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Call#: Van Pelt Library ML3790 .B39 2007
In this article the European Economic Community council of ministers gives support for audio visual anti-piracy measures. In certain countries such as Germany, France, and the United Kingdom piracy is on the decline because of the strict penalties that have been adopted but piracy from outside countries continues to be a problem. One of these problems is the illegal copying of compact disks using technology known as DAT or Digital Audio Tape machines. Japanese manufacturers began to launch these machines all across Europe. According to the International Federation of Phonogram and Videogram producers (IFPI) a problem with expired copyright works in Denmark could cause pirating problems for other EEC countries.
According to the article many countries began to propose legislation to combat the piracy. The Dutch for instance introduced a levy on the sale of blank video and audio tapes. The Cultural Commisioner gave proposals for anti-piracy penalties. Other proposals included ways to find and get rid of pirate material, a framework of cooperation between the copyright holders and authorities, and a computerised register of audio visual work. In the UK the illicit sale of cassette tapes has declined due to a rapid decrease in prices. Other countries have implemented prison sentences for up to two years.
The major problem with the music industry is the use of DAT machines because of their ability to make perfect copies of compact disks in a short amount of time. The music industry wants all imported machines to have an anti-copying device, but the commission does not necessarily agree with the proposal. The commission does not want to put something into place that will ban legitimate copying.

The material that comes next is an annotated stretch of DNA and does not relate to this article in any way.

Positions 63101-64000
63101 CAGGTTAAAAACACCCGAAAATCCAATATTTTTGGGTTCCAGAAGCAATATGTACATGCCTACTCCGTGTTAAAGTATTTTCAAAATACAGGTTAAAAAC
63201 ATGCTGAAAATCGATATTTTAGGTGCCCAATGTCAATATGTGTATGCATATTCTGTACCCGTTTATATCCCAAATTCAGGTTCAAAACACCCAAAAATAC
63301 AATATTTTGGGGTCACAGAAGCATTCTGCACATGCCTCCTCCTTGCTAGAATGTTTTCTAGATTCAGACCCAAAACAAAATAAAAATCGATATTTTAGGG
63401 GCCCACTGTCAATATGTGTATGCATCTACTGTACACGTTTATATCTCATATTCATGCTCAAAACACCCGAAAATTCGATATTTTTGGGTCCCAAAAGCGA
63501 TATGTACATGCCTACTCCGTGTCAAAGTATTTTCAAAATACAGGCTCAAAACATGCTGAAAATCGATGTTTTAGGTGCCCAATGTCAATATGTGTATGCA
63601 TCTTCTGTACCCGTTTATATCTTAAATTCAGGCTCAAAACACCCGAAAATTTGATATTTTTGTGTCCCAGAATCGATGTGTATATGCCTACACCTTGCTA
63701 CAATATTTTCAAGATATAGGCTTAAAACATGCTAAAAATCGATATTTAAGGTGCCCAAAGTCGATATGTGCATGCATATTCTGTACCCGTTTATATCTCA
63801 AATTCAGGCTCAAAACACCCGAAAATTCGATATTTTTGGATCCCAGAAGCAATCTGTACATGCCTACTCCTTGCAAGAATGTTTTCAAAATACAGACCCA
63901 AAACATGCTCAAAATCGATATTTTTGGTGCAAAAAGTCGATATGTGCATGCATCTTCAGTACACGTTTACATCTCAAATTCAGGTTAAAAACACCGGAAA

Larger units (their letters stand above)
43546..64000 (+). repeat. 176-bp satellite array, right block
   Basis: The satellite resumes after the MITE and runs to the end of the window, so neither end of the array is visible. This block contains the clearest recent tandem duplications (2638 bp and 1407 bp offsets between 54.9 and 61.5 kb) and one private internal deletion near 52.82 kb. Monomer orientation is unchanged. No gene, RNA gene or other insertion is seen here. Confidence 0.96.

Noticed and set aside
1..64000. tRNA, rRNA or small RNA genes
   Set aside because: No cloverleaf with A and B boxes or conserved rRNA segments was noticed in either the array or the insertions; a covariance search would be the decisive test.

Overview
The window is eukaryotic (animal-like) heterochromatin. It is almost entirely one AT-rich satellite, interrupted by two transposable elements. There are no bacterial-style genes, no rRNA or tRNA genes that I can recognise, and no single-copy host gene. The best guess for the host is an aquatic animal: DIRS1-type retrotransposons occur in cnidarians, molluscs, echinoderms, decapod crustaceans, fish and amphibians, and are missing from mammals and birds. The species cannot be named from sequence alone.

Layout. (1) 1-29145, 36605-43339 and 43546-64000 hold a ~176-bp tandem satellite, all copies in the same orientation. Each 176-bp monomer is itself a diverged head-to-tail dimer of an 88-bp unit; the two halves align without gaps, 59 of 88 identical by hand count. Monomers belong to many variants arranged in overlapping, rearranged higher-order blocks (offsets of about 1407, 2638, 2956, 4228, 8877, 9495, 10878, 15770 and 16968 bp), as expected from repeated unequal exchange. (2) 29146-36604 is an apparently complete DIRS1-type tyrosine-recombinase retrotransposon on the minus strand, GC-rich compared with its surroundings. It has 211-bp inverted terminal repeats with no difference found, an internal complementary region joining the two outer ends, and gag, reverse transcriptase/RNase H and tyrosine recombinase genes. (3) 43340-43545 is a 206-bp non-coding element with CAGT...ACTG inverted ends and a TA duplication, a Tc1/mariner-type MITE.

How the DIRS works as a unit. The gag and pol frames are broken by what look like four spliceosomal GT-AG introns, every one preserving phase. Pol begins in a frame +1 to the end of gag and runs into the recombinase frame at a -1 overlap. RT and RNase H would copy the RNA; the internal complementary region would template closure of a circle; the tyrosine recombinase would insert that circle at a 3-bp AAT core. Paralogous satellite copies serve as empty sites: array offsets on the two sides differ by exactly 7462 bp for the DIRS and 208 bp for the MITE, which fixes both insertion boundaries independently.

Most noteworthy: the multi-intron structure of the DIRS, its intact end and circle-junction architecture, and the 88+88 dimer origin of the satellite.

In Denmark a record company known as All Round Trading are exporting unauthorized cds because of the expired copyright problem mentioned earlier in the article. Certain disks in Denmark were only covered under copyright for 25 years and are now unprotected, but in other countries the disks are still under copyright law. The record company argues that since the disks are on sale in one EEC country they can freely be exported to other EEC states under the Treaty of Rome which allows for the free movement of goods. The Commission believes that the action is clearly illegal whereas the IFPI believes that the case may need to go to court in order to be clarified.
This article makes reference to early music piracy and strategies that were implemented in different countries to help combat the problem.
from Martin Dahren
date Mon, Jul 7, 2008 at 8:27 AM
subject Re: Query: Origin of Armenian surnames
Try the article "Das Armenische Personennamensystem" in "Europäische Personennamensysteme: Ein Handbuch von Abasisch bis Zentralladinisch", ed. by A. & S. Brendler (Hamburg 2007), pp. 57-66. It includes on p. 64-65 a topical bibliography that lists all serious publications on the subjects incl. etymological dictionaries of Armenian surnames.
I have no access to the book at the moment, so I cannot give you any more details. I analyzed the book recently. It is a real treasure systematically dealing with the personal names of 77 languages in today's Europe.
Call#: Van Pelt Library JN94.A95 H69 1998